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tection against harsh treatment, insult or any manifestation of disrespect in any way related to their sex. They shall be suitably and decently quartered, and provided with lavatories, bathing facilities, and other similar necessities quite separate from those provided for males.
2. Protection After Capture
Prisoners of war shall be sent back as soon as possible after capture to collecting camps, which shall be at least 30 kilometers from the front line of the Captor State. In no case shall prisoners of war be kept nearer to the front line than 30 kilometers, unless on account of wounds or sickness they would incur greater danger by being moved than by remaining.
Seriously wounded prisoners of war shall be given competent medical care without delay, and as soon as circumstances permit shall be removed to a hospital.
In so far as practicable prisoners of war shall be grouped in camps, working detachments, and quarters with prisoners of war of the same State of Origin; and prisoners of war other than officers shall, whenever possible, be assigned to a camp containing at least 100 men from their own State of Origin.
Every prisoner of war not an officer shall be assigned to a prisoner of war camp having a Camp Help Committee composed of prisoners of war of his own State of Origin, and he shall be informed of this assignment.
Special camps for noncommissioned officers shall not be established.
3. Notification of Capture
The name, individual number, rank or rating, and military or naval organization of every prisoner of war shall be notified within one month of capture to the competent authorities of the Captor State and be transmitted as soon as possible to the State of Origin.
The Contracting Parties will do all in their power to insure that news in regard to the location of prisoners of war or missing belligerents shall be telegraphed to the State of Origin through the intermediary of the designated Relief Societies.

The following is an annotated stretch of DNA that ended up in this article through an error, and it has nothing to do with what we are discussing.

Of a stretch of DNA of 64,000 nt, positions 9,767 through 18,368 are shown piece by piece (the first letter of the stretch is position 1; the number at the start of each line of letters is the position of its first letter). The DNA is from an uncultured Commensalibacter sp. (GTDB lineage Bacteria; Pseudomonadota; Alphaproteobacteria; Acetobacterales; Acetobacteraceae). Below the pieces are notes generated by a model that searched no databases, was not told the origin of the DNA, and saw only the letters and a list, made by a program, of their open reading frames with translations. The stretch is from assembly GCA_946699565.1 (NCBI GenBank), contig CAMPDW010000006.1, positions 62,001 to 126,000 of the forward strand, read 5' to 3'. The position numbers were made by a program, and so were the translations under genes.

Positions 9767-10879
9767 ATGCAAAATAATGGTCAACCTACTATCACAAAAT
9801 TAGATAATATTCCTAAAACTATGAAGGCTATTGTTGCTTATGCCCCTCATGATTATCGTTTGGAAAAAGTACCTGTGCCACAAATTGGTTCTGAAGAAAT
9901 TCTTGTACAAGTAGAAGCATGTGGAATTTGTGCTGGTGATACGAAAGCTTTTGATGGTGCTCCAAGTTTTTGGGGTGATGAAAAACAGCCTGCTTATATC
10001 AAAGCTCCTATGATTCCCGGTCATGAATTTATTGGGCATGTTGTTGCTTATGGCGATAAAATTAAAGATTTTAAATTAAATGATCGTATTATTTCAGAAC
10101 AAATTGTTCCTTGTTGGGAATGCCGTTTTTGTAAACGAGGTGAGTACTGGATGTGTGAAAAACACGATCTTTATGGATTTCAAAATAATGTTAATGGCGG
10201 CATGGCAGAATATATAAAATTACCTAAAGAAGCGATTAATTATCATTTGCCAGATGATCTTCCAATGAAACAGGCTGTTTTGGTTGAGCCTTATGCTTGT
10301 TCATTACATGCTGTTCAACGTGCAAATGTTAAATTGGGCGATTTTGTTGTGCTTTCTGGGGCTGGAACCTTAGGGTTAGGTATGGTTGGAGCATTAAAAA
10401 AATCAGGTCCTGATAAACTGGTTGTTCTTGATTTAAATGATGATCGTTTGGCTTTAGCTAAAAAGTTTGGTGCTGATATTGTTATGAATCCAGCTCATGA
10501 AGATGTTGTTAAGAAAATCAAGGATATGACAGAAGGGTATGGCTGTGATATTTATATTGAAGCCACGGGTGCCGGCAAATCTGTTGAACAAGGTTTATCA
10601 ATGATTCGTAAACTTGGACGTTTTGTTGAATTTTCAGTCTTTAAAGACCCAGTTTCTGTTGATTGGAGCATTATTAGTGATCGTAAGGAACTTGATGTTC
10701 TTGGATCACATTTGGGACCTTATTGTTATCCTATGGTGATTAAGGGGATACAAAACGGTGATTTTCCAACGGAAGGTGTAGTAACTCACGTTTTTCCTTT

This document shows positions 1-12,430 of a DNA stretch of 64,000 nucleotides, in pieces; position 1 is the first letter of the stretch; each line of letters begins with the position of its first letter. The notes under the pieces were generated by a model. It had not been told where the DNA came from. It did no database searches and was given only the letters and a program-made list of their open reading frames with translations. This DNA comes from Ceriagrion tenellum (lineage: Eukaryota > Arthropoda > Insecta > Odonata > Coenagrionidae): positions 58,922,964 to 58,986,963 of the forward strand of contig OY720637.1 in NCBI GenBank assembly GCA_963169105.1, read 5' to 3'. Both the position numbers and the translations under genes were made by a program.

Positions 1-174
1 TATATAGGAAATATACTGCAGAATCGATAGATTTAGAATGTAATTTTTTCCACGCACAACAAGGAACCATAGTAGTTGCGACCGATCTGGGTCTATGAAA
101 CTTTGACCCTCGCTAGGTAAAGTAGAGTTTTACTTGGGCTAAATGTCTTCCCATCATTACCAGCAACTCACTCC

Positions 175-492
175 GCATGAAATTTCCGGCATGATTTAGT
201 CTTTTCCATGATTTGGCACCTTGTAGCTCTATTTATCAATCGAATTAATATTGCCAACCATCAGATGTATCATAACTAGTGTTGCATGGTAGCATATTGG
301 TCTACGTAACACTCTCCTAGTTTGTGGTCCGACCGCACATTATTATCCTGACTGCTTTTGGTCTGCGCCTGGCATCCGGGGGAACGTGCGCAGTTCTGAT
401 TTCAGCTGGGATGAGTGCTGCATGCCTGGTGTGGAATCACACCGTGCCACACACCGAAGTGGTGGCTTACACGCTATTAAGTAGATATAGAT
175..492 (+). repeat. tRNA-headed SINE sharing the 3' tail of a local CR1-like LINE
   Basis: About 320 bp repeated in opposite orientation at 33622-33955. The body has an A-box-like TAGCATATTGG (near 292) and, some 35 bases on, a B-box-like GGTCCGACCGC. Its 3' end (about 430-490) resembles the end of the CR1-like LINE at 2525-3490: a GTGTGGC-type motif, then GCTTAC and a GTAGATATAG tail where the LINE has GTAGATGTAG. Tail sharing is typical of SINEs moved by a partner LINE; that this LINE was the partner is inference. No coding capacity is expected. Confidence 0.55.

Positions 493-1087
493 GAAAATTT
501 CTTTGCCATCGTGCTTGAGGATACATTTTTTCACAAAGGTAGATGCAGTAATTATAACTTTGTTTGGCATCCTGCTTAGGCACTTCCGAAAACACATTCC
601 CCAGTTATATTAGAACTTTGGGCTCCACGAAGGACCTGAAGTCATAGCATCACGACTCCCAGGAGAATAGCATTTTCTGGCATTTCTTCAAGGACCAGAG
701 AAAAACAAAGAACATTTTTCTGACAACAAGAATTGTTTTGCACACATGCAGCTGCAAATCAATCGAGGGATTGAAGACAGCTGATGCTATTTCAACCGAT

The following are the designated Relief Societies:
(a) For the United States of America: American Red Cross, Berne, Switzerland.
(b) For Germany: The Frankfort Red Cross, Committee for German Prisoners of War, Telegraphic Address: Gefangenenhilfe-Frankfurtmain.
Prisoners of war may send to their families within one week after capture a printed post card containing the news of their capture and information regarding their state of health.
Prisoners of war may within three days after assignment to a prison camp communicate to their families by means of a printed post card the address at which letters, post cards, remittances and parcels may be sent them. This provision shall also apply to all cases where prisoners of war are transferred from one prison camp to another.
The communications mentioned in the two preceding paragraphs, for which the necessary writing material is to be furnished to prisoners of war by the Captor State, shall be forwarded as quickly as possible and without delay; they shall not be counted in the authorized maximum of letters and post cards.
In the case of American prisoners of war these communications shall be addressed in care of the American Red Cross, Berne, Switzerland.
4. Equipment and Organization of Camps
Quarters provided for troops of the Captor State shall form in hygienic as well as other respects the standard for the housing of prisoners of war in prisoner of war camps. The points mentioned in Annex 2 in regard to camps for officers and in Annex 3 in regard to camps for prisoners other than officers represent minimum requirements below which equipment and organization in the camps shall not
fall. To whatever extent local conditions allow, the minimum requirements prescribed for main camps for prisoners other than officers shall be applicable to working detachments; and in all instances irrespective of local or other conditions the minimum requirements as to clothing, equipment and blankets, as stipulated in Annex 3, shall at least be met.
Prisoners of war shall be protected against the inclemencies of the weather to the same extent as members of the armed forces of the Captor State.
The minimum requirements must be fulfilled within three months at most after this agreement goes into force, unless new buildings or changes in buildings are necessary. In such cases a further delay of six weeks is permissible.